6. Is Your Diet to Blame for Sweaty Armpits?

Are you one of those people who finds that certain foods and beverages cause more underarm sweat? Some of the things we take into our bodies not only cause us to sweat more profusely, but they cause us to smell bad too. Among the repeat offenders are caffeinated beverages, alcoholic drinks, onions, garlic, and peppers.

It might not be too much of an exaggeration to say that the world runs on caffeine. It’s in hot morning beverages, soft drinks, energy drinks, and countless other beverages and snacks. If your morning starts with a few cups of coffee, and your day is punctuated with a popular caffeinated soft drink or two, you have an important choice to make.

Coffee and tea not only raise your internal temperature, but the caffeine they contain sends your sweat glands into high gear. Additional sources of caffeine throughout the day certainly don’t help. Spicy foods can also cause your body to pump out more sweat. Peppers contain a compound called capsaicin, which can signal your sweat glands to work harder. Changing your diet can help reduce sweating.

7. Check Your Medications

If you’re sweating more than usual– not just in your armpits, but on your feet, palms, groin, neck, or thighs– you might want to reevaluate the medications you’re taking. Here’s a list of some most common medications known to cause excessive sweating.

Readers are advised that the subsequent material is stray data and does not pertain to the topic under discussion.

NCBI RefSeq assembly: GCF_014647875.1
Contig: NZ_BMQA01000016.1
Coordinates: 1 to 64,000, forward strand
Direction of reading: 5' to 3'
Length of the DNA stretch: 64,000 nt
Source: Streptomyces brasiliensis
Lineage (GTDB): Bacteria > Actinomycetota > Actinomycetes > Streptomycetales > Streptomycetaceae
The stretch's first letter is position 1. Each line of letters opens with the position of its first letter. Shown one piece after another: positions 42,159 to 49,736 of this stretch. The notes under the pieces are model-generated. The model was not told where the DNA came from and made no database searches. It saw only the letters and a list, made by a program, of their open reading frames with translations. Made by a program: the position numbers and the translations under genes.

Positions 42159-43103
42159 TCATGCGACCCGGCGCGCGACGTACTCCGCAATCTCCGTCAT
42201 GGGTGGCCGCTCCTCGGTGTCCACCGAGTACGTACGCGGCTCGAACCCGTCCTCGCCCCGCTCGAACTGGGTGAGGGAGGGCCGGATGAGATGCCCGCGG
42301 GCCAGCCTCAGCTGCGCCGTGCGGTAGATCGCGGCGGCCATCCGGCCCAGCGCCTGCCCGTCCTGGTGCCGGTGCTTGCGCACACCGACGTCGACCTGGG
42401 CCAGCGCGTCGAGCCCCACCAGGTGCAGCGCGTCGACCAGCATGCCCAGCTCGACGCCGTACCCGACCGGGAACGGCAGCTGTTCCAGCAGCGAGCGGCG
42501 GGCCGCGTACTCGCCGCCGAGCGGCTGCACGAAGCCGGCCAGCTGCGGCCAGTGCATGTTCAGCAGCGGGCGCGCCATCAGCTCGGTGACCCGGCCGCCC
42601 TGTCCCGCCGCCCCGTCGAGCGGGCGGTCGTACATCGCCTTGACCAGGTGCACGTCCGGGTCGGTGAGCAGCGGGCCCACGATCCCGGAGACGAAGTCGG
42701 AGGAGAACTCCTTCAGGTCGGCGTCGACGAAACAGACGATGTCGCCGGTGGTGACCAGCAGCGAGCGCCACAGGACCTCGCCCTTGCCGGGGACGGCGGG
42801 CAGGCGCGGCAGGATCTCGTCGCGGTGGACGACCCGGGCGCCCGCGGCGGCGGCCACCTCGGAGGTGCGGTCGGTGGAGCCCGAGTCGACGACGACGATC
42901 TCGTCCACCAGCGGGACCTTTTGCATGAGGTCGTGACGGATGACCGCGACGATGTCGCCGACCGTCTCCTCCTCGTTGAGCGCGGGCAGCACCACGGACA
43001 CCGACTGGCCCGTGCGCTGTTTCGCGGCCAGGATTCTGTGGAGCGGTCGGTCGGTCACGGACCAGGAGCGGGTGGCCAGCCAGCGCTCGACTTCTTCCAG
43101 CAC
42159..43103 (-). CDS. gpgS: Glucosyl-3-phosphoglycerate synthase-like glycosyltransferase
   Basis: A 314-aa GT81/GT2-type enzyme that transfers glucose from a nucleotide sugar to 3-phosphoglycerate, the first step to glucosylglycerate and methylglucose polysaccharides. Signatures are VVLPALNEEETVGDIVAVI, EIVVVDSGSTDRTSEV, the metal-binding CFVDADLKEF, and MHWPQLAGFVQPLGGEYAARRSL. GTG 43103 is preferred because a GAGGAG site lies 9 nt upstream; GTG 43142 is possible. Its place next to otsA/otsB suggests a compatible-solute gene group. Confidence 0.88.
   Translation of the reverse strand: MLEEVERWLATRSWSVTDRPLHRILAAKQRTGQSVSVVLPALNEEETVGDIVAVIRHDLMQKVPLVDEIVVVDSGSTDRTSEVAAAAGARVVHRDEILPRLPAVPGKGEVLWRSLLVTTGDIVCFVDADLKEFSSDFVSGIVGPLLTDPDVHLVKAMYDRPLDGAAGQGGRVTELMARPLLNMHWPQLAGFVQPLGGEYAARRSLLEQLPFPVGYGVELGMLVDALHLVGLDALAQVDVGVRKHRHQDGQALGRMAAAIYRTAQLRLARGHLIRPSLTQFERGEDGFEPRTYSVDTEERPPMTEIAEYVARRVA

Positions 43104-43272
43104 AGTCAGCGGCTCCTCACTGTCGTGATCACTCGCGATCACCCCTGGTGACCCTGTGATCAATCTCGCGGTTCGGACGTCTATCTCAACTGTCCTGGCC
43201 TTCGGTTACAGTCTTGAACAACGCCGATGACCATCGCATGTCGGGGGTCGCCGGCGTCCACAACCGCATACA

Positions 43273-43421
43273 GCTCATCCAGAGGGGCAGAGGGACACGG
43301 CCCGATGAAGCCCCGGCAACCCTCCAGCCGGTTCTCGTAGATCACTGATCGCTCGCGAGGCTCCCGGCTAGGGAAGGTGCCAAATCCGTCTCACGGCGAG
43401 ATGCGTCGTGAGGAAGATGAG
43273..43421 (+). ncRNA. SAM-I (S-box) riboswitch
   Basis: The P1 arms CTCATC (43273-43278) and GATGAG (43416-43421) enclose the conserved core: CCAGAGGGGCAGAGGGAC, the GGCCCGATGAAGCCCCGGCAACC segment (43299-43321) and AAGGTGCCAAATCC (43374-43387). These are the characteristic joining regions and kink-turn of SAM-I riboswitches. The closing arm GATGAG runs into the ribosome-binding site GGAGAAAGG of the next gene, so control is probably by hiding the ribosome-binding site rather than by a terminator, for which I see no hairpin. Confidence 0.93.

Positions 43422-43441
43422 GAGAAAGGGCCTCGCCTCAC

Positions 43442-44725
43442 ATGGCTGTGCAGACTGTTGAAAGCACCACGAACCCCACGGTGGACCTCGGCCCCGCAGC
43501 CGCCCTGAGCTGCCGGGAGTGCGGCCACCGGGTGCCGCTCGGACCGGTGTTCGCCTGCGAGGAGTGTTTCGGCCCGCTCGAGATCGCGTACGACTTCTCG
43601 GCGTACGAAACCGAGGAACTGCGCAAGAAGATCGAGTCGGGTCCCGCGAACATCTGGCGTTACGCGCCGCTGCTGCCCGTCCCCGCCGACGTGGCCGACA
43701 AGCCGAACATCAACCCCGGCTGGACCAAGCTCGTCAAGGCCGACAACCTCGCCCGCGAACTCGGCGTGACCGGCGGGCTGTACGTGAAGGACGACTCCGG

• Antidepressants
  • Migraine Medications
  • Pain Relievers
  • Diabetes Medication
  • Asthma Inhalers
  • Heartburn and Reflux Medicine
  • Sildenafil (Viagra)
  • Breast Cancer Medications

8. See Your Doctor

Unrelenting and excessive sweating may be caused by an underlying illness or condition. A visit to your doctor is the best way to determine if there’s something more than sweating occurring. Excessive sweating for men and women can be caused by heart disease, thyroid problems, hypoglycemia, leukemia, tuberculosis, and other disorders.

Hyperhidrosis is another condition responsible for excessive sweating. Primary focal hyperhidrosis affects a certain area (or areas) of the body. Excessive armpit sweating is called axillary hyperhidrosis, which is a form of primary focal hyperhidrosis.

The second form hyperhidrosis is called generalized hyperhidrosis, and it affects the entire body. This type of hyperhidrosis is often caused by an underlying illness or condition. Your doctor will be able to accurately diagnose any illnesses or condition that may be responsible for your excessive sweating.

9. Consider Other Medical Solutions

If none of the remedies we’ve discussed so far helps reduce your excessive armpit sweating, you may want to explore more expensive and invasive ways of reducing underarm sweat.